Remembering Bill Fagaly: Sentiments from NOMA Staff

Members of NOMA staff reflect on their time with Bill Fagaly (1938-2021).


“Bill always made docent training sessions so fun and entertaining. I think our NOMA docents purposefully tried to get him to laugh so that they could hear that burst of joy! Bill would regale us with stories about the objects, the cultures that created them, and their use within that society. And he always had a great memory of collecting as well. It was incredible to hear the long perspective on building a collection.”

—Tracy Kennan, Curator of Education


“Bill Fagaly had such a profound influence on me, both personally and professionally, that it’s difficult to know where to begin. I was lucky enough to begin working at NOMA before he fully retired and therefore had the wonderful opportunity to learn from him on a daily basis. I was constantly peppering him with questions about NOMA’s history, or sharing ‘discoveries’ I would make in the collection, which were not only often old news to him, but he could frequently tell me the unrecorded history of how it got there. He was always eager to share those stories, which became for me a huge source of pride in my institution. Even after his retirement, Bill and I remained close, meeting a couple times a month to try one of the many new restaurants that constantly pop up in the city. It was a testament to his love for both food and people, and his gracious charm that he was often soon on a first name basis with the chefs. Bill opened my eyes to the possibilities at NOMA and in New Orleans, as he did for so many others. It would be hard to overstate his importance in building the artistic community here. His wide range of achievements in African art, self-taught art, photography, and contemporary art are almost unimaginable in today’s much more specialized world, and yet, were he only starting out now, I have no doubt that he would achieve it all today. He was just that dedicated, intellectually curious, and humanistic. He knew that art was the product of people, and he cared equally about both. Bill was thoughtful, cheerful, supportive, curious, fair, open and caring. The last time I talked to him, a mere six days before his passing, he was calling to warn me and my children about a tornado warning in our neighborhood. An 83 year-old man was calling to make sure we were ok. As the sky got dark, and we crouched under the stairs, I thought about how lucky I was to have him in my life. He was, and will remain, an inspiration.”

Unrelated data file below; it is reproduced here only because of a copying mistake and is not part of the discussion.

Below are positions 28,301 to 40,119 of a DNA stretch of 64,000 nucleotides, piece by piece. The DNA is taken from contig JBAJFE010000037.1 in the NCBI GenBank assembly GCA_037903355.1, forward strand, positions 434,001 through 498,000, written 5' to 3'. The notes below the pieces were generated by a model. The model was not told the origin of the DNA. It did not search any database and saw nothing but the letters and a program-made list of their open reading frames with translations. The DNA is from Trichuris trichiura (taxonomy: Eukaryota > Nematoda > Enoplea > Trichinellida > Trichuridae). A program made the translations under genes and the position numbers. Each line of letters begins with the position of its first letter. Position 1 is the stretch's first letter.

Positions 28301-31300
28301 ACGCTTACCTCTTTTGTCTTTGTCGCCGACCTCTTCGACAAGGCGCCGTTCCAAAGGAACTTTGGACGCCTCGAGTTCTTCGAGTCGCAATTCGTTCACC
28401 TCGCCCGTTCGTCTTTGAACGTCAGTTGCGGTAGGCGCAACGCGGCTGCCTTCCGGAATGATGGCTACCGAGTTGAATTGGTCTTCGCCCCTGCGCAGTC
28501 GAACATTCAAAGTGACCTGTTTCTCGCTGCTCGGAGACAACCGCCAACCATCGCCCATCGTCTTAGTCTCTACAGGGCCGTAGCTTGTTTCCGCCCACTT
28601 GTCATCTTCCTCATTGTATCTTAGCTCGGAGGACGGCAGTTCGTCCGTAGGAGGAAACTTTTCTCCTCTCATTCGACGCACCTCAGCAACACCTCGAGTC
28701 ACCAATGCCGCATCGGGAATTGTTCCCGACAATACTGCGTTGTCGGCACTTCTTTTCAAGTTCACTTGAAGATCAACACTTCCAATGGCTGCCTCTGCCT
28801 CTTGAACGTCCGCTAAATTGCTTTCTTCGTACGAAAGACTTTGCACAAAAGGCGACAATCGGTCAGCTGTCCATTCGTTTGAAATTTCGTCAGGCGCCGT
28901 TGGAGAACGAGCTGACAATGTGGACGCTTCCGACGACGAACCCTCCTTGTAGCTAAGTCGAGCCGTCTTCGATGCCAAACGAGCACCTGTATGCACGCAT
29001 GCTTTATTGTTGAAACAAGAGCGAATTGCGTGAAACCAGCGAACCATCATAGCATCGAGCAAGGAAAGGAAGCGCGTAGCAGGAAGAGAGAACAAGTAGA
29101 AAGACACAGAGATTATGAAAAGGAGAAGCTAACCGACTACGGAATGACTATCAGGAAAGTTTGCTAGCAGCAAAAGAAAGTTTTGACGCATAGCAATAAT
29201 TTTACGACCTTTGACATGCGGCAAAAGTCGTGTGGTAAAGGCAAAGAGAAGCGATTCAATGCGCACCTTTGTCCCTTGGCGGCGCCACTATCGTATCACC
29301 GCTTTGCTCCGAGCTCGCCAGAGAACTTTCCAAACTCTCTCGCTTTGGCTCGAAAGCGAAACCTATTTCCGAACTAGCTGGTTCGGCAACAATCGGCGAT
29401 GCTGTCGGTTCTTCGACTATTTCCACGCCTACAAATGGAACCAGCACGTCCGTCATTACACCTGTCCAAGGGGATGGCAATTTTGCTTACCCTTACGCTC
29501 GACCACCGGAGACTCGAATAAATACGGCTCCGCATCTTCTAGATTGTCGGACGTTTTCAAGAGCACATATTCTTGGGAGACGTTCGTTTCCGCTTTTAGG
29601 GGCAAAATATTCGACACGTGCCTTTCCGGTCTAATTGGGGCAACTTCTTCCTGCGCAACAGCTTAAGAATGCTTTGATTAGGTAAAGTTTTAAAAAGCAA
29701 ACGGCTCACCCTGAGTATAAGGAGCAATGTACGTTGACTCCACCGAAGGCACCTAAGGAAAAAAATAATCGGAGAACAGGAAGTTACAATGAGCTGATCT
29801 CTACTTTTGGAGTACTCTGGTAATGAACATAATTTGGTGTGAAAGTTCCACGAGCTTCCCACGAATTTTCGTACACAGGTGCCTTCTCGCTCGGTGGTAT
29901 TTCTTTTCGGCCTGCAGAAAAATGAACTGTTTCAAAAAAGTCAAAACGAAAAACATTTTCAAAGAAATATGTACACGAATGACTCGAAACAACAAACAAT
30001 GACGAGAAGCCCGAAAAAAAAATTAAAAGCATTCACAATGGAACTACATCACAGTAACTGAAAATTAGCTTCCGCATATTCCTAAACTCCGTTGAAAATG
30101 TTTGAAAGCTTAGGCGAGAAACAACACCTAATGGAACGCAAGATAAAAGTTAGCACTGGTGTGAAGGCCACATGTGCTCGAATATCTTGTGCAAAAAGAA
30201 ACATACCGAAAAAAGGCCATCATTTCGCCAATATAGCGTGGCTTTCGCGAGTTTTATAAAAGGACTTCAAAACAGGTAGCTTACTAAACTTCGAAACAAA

—Russell Lord, Freeman Family Curator of Photographs, Prints, and Drawings


“When I received the news of Bill’s transition, I was with my best friends in Chicago. Based on my jarring reaction they immediately asked what happened and I tried to think of the most clear and succinct way to adequately explain the magnitude of this loss. I mentioned how he was someone who helped me get to where I am now through his wisdom and affirmations to others about my talents. I also referenced that he was one of the most important people in New Orleans visual art history. His 50 year dedication to NOMA had such an immense impact on the institution, and I’m certain the effects of his work will continue to reverberate through it in perpetuity. His impact on the visual arts community outside of NOMA was just as major through efforts such as the founding of Prospect New Orleans. In a moment like this, there is a part of me that is greatly saddened by the abruptness of this news and the fact that I didn’t get to share more with him before his passing. But when I think about the moments we were able to share, I’m overcome with abundant joy.